According to a story from express.co.uk, Elle Morris was only 11 years old when she died from a severe lung infection. Elle was born with cystic fibrosis, a serious genetic disorder that causes progressive decline in lung function. Unfortunately, the circumstances of her untimely death were partially the result of where she lived: The UK. The country’s National Health Service (NHS) has refused to approve Orkambi, one of the few treatments designed to treat the disease. Now, Elle has become the face of the campaign to get the drug covered.
About Cystic Fibrosis
Cystic fibrosis is a type of genetic disorder which can have impacts throughout the body, but it is most characterized by the build up of abnormally thick, sticky mucus in the lungs. This mucus becomes a fertile breeding ground and habitat for potentially infectious bacteria. Many patients must take antibiotics for much of their lives. This disorder is caused by mutations of the CFTR gene. Symptoms of cystic fibrosis include progressive decline in lung function, lung and sinus infections, coughing up mucus, fatty stool, poor growth, infertility in males, clubbed digits, and digestive problems. Treatment includes antibiotics and medications or procedures intended to maintain lung function. Lung transplant is an option when lung function declines severely. Life expectancy ranges into the 40s and 50s with good care. To learn more about cystic fibrosis, click here.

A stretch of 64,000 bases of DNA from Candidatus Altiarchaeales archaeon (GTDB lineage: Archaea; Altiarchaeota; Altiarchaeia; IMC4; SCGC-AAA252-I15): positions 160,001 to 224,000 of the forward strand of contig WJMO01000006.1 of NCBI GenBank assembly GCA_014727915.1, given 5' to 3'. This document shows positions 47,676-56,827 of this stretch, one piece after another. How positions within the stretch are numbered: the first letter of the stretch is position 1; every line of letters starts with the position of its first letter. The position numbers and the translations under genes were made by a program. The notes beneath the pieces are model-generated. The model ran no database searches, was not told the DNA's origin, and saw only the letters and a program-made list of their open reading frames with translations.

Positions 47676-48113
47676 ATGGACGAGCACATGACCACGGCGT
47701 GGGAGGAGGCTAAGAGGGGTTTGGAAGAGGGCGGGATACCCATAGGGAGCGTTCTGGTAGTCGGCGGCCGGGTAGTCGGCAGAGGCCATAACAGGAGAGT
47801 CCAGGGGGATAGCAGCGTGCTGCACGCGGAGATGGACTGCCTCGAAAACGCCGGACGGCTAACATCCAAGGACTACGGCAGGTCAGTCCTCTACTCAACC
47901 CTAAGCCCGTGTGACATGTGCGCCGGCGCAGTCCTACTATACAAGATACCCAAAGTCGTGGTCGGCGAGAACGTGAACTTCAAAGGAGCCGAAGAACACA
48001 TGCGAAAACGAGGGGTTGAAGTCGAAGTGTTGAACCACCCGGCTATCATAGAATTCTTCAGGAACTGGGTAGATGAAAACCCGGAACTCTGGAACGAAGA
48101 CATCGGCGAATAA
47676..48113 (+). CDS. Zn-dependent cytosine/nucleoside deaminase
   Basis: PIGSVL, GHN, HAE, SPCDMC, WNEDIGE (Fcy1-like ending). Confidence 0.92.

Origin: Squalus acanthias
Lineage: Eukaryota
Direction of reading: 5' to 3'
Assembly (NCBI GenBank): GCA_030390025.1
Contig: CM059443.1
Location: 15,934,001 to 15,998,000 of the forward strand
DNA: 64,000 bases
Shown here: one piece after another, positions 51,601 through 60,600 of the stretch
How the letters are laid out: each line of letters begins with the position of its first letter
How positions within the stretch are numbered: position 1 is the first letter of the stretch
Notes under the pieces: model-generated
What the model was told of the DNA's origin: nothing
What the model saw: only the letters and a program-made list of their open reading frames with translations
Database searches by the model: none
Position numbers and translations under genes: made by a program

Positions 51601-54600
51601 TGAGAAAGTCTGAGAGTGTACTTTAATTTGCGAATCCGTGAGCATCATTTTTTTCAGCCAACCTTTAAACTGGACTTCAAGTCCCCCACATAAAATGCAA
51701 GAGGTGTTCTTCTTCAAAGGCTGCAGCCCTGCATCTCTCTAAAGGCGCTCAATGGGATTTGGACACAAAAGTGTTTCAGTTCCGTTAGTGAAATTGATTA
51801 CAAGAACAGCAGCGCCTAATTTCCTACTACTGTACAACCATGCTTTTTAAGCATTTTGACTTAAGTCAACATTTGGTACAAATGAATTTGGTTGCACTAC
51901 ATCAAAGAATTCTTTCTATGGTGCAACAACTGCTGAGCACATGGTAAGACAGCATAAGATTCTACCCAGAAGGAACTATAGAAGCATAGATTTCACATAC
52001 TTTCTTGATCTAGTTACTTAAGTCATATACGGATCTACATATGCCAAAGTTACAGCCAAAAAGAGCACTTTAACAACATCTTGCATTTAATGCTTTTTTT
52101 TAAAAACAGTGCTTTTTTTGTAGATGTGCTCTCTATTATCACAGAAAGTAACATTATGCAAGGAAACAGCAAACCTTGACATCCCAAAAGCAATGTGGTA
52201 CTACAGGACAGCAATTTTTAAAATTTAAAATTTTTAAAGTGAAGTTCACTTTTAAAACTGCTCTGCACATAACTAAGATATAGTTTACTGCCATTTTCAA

Struggling for Coverage
The NHS has rejected Orkambi for coverage over concerns about cost effectiveness. The drug is extremely highly priced and there have been some concerns about its efficacy. However, many patients that use it nevertheless see improvements. The NHS has been in negotiation with Vertex, the company that owns Orkambi, but so far there has been little progress.
Elle was granted access to Orkambi via compassionate use, but it was only after a seven month wait. Elle’s cystic fibrosis was severe and she eventually underwent a double-lung transplant. However, she ultimately died from lung infections in January 2018.
Elle’s mother Becky Whitfield said that she felt honored when she was asked about using Elle’s likeness as part of the campaign to get Orkambi approved.
“I do not want any other CF parent going through the pain that we went through with Elle,” Becky said.